Mohawk Geese

Starting right now, whenever you see a goose call it a Mohawk Goose, or maybe a Cayuga Goose — anything but a Canadian Goose. These geese are much older than that.

Keeping things in perspective, the Mohawk are celebrating 100,000 years here in this general area; it’s quite a big anniversary. Canada moved in for a little visit only 150 years ago but they suddenly started calling our geese, their geese. Not cool Canada! Maybe we should start a cheesy hashtag like #notyourgeese or something.

It’s bad enough they spread lies saying that all our land is officially theirs (99 per cent of Canada is either unceded or under indigenous land claim, according to author Adrian Jacobs) but claiming our animals like that is just throwing salt in the gaping wounds.

They are not even “our” animals per se; it’s just that before 1492 they belonged to no one. They weren’t “indigenous” animals or anything other than living creatures, wild and free. The oral tradition of the Haudenosaunee groups them into the two legged or four legged and the water creatures.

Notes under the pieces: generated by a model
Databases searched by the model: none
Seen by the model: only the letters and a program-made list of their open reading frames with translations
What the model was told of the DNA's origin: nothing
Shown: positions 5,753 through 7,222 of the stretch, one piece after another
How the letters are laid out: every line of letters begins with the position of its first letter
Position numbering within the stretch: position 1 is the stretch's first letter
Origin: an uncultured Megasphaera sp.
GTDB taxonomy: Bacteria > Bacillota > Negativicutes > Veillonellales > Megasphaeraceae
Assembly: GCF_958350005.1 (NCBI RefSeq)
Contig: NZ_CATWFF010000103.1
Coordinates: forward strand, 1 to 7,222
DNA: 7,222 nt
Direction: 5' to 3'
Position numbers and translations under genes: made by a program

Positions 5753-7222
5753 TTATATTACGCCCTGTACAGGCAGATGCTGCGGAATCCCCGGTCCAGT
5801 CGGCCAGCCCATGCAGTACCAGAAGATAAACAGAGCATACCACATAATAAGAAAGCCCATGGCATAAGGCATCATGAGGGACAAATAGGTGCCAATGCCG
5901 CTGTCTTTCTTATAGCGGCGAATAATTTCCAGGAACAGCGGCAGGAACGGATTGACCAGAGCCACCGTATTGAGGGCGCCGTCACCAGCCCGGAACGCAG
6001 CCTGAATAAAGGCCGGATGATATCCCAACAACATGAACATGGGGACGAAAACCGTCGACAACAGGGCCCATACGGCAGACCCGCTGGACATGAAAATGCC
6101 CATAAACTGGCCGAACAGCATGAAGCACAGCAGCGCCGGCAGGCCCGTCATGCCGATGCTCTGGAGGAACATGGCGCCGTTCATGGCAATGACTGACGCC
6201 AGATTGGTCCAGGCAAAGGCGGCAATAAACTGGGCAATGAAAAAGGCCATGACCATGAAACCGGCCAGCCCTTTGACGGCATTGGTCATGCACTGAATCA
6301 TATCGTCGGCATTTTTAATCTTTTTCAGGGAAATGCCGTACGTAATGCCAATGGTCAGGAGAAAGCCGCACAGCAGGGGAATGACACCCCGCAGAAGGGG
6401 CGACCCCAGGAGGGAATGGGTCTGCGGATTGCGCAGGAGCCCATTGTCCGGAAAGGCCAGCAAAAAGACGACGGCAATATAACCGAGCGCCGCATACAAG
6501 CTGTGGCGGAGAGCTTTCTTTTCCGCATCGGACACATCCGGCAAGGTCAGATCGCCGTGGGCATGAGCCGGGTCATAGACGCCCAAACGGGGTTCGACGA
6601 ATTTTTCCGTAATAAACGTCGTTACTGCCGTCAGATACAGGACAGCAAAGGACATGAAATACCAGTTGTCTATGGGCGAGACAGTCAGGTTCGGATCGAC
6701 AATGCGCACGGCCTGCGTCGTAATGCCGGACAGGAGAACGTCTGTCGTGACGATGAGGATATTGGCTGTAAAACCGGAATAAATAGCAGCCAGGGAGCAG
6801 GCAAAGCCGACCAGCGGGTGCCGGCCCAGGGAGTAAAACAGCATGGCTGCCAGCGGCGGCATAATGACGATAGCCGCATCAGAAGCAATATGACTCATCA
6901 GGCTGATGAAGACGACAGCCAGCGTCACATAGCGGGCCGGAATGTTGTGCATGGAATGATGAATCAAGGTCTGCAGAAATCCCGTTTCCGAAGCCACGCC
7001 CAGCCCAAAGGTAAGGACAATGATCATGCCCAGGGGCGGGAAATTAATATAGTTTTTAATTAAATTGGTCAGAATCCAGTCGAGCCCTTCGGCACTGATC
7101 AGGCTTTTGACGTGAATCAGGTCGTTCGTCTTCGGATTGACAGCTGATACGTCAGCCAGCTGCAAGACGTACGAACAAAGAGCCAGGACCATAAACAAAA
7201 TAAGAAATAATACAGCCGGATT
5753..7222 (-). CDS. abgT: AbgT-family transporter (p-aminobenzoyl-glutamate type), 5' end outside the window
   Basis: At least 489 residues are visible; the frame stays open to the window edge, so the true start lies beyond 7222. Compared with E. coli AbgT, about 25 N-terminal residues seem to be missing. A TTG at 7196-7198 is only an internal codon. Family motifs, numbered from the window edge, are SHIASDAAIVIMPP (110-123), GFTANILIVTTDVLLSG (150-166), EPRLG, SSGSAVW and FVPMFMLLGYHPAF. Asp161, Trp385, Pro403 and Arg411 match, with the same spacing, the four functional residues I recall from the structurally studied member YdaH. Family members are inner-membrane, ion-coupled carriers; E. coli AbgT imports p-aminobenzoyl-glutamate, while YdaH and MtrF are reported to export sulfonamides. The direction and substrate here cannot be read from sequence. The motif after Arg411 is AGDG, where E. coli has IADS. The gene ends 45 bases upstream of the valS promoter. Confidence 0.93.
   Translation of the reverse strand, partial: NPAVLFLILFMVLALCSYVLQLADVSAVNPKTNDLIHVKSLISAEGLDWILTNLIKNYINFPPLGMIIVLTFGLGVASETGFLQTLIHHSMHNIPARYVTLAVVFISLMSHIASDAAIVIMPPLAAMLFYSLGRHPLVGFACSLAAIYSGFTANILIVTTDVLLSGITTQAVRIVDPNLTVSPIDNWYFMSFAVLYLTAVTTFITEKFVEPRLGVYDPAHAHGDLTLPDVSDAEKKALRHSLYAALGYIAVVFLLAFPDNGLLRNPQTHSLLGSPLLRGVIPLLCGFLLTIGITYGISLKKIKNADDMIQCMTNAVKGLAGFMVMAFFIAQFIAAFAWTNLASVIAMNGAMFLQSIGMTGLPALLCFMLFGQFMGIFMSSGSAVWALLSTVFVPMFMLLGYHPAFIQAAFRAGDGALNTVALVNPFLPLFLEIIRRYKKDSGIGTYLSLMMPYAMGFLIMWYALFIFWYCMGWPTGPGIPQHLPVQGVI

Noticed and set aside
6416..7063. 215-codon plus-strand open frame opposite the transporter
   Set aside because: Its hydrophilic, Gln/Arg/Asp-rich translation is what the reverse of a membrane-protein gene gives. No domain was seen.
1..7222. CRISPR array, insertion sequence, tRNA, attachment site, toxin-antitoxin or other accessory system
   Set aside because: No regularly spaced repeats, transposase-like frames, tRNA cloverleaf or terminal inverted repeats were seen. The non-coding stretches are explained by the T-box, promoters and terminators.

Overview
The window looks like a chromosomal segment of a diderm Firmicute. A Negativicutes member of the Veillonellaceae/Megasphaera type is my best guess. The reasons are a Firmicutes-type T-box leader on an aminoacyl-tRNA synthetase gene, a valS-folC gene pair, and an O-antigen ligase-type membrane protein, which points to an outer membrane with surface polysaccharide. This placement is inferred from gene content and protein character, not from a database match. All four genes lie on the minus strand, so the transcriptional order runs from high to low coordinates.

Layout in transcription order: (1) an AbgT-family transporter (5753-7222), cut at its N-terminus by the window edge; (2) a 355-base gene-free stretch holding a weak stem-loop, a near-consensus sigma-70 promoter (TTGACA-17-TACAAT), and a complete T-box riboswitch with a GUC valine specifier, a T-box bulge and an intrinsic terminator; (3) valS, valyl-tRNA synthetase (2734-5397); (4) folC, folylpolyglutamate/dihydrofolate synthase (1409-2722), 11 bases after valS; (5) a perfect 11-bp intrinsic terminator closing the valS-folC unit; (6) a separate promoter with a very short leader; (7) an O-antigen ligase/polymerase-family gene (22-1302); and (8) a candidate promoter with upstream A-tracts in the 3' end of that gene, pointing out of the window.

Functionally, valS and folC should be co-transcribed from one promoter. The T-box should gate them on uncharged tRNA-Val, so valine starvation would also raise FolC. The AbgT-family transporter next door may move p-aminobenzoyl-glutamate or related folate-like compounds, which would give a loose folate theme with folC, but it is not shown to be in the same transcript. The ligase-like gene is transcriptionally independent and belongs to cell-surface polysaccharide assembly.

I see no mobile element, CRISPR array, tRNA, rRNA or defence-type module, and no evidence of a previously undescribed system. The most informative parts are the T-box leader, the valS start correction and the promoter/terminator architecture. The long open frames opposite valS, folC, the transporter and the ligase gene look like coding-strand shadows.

It would be a major worldview shift for most, but for the last 99,850 years or so we thought of these creatures not as animals but more like sentient beings that we are related to. Basic science agrees, we are all made of stardust.

The dominant Christian worldview enforces the Gregorian calendar, but why can’t we decolonize by simply using the Mayan calendar? It’s the year 13.0.4.8.14 really. This same Eurocentric worldview sees land and creatures as untapped natural resources that must be “subdued” בשַׁכּ (Gen. 1:28).

Stokely Carmichael said that all Abrahamic religions are rightly African religions. So for 2,000 years the Roman Crusaders and their minions have been pretty busy misappropriating religions and conquering the earth. I guess these poor geese are just another casualty in the wars of global dominion.

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